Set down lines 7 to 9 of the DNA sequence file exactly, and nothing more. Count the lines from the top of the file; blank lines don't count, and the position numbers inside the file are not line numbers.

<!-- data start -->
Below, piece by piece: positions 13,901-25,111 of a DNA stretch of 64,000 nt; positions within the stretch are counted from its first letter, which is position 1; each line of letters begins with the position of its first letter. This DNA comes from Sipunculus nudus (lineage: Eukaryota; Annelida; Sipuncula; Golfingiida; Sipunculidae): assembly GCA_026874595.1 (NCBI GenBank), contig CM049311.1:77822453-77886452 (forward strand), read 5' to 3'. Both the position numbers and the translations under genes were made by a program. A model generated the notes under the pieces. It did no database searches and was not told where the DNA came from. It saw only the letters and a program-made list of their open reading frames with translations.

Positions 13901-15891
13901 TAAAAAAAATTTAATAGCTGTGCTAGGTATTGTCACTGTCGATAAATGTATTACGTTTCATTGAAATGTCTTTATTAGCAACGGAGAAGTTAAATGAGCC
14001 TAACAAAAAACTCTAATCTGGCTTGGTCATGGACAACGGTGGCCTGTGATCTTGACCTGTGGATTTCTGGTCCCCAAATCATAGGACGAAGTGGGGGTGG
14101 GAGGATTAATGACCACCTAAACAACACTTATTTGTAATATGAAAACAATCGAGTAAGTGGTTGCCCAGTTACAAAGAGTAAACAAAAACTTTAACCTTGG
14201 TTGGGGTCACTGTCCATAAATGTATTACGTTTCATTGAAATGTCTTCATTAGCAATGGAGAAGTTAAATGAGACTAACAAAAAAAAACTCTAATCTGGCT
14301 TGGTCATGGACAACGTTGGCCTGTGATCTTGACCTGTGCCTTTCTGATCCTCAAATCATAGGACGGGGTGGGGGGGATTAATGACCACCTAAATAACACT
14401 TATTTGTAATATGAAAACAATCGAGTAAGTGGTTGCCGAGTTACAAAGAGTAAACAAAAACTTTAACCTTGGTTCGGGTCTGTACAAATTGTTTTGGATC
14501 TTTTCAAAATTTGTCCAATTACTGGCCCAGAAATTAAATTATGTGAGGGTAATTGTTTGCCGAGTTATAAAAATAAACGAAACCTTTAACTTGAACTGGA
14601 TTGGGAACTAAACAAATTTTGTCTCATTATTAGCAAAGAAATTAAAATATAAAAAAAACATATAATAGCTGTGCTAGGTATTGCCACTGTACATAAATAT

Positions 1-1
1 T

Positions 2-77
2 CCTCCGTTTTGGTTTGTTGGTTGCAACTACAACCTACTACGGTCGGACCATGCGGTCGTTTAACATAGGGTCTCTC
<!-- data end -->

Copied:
14301 TGGTCATGGACAACGTTGGCCTGTGATCTTGACCTGTGCCTTTCTGATCCTCAAATCATAGGACGGGGTGGGGGGGATTAATGACCACCTAAATAACACT
14401 TATTTGTAATATGAAAACAATCGAGTAAGTGGTTGCCGAGTTACAAAGAGTAAACAAAAACTTTAACCTTGGTTCGGGTCTGTACAAATTGTTTTGGATC
14501 TTTTCAAAATTTGTCCAATTACTGGCCCAGAAATTAAATTATGTGAGGGTAATTGTTTGCCGAGTTATAAAAATAAACGAAACCTTTAACTTGAACTGGA